Online appointment scheduling by patients has the potential to save the healthcare industry more time and money than sophisticated new telemedicine technologies, according to recent research. Over the next five years, the relatively simple change will save more clinics, doctors’ offices and hospitals time and money by eliminating the need for schedulers to reach patients by phone when appointments must be set, canceled or changed. A report published by global management consulting firm Accenture estimated that savings could amount to $3.2 billion in scheduler capacity by the end of 2019.
Hospitals Learn From Hospitality Sector
Hospitals are following the hospitality industry in adopting online self-scheduling options for consumers. The convenience of being able to set appointments even when medical offices are closed saves time for busy customers and administrators whose appointment volume can be successfully diverted through online scheduling. The time savings are easy to explain: it typically takes less than one minute to set an appointment online, versus eight minutes spent on the phone. Furthermore, patients are demanding the change as they engage more in their healthcare experience. Hospitals competing for customers in local markets should adopt tools for convenient self-scheduling or risk losing patient volume.
Accenture surveyed the US healthcare systems with the highest revenue to understand their current self-scheduling capabilities, and used industry data for its five-year forecast. The report estimates that two thirds of healthcare systems in the US will offer patients online self-scheduling of appointments by the year 2019, with 38 percent of appointments becoming self-scheduled. “It can improve the patient experience, create value, save time, and improve clinician capacity, especially in areas like primary care,” said Accenture Health Managing Director Frances Dare.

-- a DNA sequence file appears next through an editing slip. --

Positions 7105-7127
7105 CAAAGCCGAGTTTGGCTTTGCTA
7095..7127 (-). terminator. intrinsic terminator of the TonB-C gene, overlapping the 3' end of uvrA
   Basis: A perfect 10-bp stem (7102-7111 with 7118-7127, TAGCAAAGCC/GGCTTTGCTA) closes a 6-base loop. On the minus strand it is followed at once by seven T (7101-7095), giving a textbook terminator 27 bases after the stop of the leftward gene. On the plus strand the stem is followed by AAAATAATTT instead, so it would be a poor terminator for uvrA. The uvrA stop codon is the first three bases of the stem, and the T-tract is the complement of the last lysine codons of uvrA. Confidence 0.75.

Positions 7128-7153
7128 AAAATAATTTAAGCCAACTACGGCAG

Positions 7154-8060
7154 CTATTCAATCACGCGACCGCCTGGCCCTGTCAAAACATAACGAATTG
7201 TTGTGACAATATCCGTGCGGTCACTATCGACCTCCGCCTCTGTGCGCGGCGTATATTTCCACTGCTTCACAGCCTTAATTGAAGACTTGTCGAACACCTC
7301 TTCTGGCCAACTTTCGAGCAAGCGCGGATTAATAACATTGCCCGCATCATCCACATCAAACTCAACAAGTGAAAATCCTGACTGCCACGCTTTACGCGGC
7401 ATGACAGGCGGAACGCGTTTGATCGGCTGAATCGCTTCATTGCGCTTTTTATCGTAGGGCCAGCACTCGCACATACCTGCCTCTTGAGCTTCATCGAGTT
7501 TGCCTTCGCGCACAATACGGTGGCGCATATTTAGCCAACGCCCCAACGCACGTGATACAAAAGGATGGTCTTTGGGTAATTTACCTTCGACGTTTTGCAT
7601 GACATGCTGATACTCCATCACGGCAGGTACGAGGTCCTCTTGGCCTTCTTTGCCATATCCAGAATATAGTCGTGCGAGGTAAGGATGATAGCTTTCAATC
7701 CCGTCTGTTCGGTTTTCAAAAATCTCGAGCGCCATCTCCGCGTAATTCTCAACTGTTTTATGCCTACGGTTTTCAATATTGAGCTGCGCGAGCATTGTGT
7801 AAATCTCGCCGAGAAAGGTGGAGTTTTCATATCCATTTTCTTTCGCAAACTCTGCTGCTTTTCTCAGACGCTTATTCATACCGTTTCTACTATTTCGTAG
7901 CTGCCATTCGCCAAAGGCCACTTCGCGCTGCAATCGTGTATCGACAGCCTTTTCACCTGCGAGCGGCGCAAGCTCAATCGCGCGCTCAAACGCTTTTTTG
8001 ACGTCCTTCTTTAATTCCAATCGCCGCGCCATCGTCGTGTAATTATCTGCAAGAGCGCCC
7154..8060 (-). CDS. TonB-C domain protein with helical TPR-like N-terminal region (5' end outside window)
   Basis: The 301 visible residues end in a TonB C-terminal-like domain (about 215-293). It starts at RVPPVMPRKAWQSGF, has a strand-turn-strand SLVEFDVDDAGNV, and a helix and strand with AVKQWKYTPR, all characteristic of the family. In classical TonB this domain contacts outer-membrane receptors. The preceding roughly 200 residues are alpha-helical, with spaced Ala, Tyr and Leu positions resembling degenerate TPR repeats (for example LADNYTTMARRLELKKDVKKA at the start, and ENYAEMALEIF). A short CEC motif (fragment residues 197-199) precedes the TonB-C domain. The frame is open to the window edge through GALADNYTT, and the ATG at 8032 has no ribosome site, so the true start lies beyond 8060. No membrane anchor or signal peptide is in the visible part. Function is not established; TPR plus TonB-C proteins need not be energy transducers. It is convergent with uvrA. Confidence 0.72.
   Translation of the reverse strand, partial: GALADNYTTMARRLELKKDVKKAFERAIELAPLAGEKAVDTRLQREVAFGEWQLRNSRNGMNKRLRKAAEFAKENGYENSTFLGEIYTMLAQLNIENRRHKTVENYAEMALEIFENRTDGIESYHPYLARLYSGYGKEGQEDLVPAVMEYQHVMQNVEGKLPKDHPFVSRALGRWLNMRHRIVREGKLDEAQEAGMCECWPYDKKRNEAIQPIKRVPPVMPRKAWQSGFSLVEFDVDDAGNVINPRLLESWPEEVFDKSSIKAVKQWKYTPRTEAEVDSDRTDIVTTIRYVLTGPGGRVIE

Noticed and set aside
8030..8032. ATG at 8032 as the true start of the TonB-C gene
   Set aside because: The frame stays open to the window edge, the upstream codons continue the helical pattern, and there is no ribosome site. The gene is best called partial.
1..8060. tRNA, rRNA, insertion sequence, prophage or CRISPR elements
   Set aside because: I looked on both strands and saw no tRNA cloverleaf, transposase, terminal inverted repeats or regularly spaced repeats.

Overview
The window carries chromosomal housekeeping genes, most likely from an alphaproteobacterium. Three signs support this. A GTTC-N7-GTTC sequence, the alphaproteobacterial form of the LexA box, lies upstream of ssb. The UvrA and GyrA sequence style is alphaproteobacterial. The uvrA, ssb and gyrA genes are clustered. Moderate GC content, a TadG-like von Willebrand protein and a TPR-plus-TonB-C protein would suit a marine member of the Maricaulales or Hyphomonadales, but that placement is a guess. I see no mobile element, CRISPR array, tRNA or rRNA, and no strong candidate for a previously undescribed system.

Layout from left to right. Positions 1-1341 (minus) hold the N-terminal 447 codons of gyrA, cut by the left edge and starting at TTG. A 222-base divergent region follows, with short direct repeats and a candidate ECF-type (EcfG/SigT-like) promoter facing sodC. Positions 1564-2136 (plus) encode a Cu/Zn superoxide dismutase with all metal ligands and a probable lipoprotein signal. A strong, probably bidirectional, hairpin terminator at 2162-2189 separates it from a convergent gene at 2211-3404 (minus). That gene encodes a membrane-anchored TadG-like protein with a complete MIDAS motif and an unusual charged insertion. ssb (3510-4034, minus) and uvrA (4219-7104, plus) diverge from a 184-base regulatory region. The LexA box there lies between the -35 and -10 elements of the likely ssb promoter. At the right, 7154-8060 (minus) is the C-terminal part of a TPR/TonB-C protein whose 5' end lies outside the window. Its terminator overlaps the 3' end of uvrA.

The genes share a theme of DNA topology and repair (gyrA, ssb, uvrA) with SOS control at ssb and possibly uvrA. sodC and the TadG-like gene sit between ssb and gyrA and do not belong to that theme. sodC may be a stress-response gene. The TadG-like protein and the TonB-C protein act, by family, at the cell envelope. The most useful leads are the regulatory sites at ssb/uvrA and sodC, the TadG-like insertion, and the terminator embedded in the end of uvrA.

Self-Scheduling Challenges and Opportunities
Improvements in efficiency and cost control are already being noticed by organisations who embrace the change, but there is substantial room for improvement. Currently, online self-scheduling is offered by only 10 percent of smaller healthcare organisations, compared with 40 percent of the largest systems. Even within that 40 percent, only about half of appointments are booked online. Across the US, only 2.4 percent of patients used online appointment scheduling in the 11 percent of healthcare systems which offered the option.
One challenge to the widespread adoption of online self-scheduling, even where it is offered, is the preference for retirees to conduct business over the phone. This obstacle can be managed by patient education, and hearty doses of patience and perseverance when websites are having technical difficulties. Still, it is likely the some customers will always prefer the assurance of a human voice at the other end of a telephone line when scheduling their medical appointments.
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